I remember the first time I tried to potty train my twin daughters. It was right after they had turned two and I knew I was going to be off work for five straight days. Visions of dollar signs were floating in my head as I thought about how great it would be to stop spending so much money on diapers each month. As a first time mom, I was excited about tackling this task and threw my children right into my own version of potty training boot camp. One day diapers were on, the next day they were off! My five-day project was up and running.
Too bad my kids weren’t on the same page.
After many days of wet clothing, pee all over my house, unhappy children, and countless loads of laundry, I completely broke down. Sobbing on the phone to a good friend, I cried about what a failure I was as a mom and how my children were officially going to be in diapers until the time they graduated from college (I’m nothing if not rational during times like these…aren’t we all?!?!?). But in between the tears and hysteria, I came to a very important conclusion…
…ME being ready for potty training was different from my KIDS being ready.
Defeat was hard to admit, especially when it came at the hands of two urine soaked toddlers, but with my head held high I moved on to Plan B.
Plan B was much less intense than my original plan. I simply put two portable potty seats in our downstairs bathroom. I didn’t push the kids to sit on the potty seats, but encouraged them to sit on the potties whenever I was in the bathroom. My bathroom time, which had once been my 30 seconds of alone time during the day, quickly turned into a major party every time I needed to go. The kids cheered for me, and every once in a blue moon we got to cheer for one of them when they would pee too.
Several months later, I started noticing some changes in my girls. Their wet diapers were getting to be between 3-5 hours apart. As they heard me talking about using the bathroom, they started verbalizing things too and would tell me when they were peeing or pooping in their diapers.
Once they started showing these signs of potty training readiness…you know, those same signs I apparently could have cared less about during my first attempt…I decided it was time to jump back into the game.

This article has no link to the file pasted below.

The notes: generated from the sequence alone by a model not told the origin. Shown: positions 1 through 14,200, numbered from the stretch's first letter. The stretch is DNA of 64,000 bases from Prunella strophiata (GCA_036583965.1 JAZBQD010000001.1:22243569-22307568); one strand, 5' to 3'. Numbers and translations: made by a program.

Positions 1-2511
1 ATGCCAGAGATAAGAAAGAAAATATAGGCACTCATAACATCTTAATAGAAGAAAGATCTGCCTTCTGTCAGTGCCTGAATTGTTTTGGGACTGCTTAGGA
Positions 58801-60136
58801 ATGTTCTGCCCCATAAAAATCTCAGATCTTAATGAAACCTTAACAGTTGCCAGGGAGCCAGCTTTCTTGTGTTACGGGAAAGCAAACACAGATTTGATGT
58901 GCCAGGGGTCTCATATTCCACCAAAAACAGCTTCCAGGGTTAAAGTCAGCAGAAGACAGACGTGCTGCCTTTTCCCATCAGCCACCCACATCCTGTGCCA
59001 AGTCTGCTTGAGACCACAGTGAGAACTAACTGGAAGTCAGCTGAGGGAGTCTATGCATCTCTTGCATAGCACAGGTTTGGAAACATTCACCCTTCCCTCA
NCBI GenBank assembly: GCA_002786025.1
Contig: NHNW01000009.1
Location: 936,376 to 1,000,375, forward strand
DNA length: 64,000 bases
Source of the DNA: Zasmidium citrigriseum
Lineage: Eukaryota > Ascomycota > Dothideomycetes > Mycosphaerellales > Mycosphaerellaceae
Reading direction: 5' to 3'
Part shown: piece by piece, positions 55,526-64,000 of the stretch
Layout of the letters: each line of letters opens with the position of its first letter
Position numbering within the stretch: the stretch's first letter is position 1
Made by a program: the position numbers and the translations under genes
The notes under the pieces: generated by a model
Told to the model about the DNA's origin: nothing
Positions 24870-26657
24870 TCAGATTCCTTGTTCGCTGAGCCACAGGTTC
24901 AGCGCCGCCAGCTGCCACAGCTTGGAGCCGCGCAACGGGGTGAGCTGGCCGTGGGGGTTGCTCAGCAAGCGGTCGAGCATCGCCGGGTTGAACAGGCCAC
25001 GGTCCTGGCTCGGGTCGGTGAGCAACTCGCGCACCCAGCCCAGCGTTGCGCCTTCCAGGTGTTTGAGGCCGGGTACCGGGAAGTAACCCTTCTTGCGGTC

I took my girls to the store and made a huge deal out of letting them pick out their very own “big girl” underwear. We came home, washed them, and I sent my girls off to bed with promises that they could wear their new underwear the next morning.
Then, I had to put my game plan into action. On the kitchen table, I stacked all the underwear together along with baby wipes, extra towels, etc. It was my own little “potty training command post”. With the help of a glass of wine, I mentally prepared myself for what was to come the next day.
When morning arrived, the girls were so excited to put on their “big girl” underwear. I promised them their choice of a sticker or one M&M anytime they peed on the potty and two stickers or two M&Ms if they pooped. I wish I still thought that only TWO M&Ms was a super prize!
That first day, I:
• probably asked the two of them if they needed to sit on the potty at least 50, 000 times. “Anyone need to go potty? What about now? Does anyone need to go NOW?”
• filled them up with LOTS of liquid…juice boxes, water, popsicles, etc. so that they were OFTEN feeling the urge to use the potty
• set a timer so they were sitting on the potty at least every hour (every time they would successfully use the potty I would reset the timer)
Each kid had a few accidents that first day, but they both had lots of successes too. By the second day, they were having fewer accidents, and by the fourth day, they were both completely accident free!
This was what worked for us with potty training, but I have definitely learned that potty training is not exactly a “one-size-fits-all” kind of thing. My biggest pieces of advice though? That is if you want advice from someone who had to try this whole thing twice?!?!?
• Bring your patience!
• Find someone who has been in your shoes that you can use as a support person to give you ideas/suggestions, talk you off the ledge…whatever you need! It helps to know you aren’t in this alone and that other people have been where you are…especially when you are cleaning up your 8th mess of the day and smell like urine
• During the initial phases of potty training, bring a portable potty seat in the car with you when you go places. I found this to be much easier than running to public restrooms, plus my kids were used to using that potty at home, so it made them comfortable when we were out in public.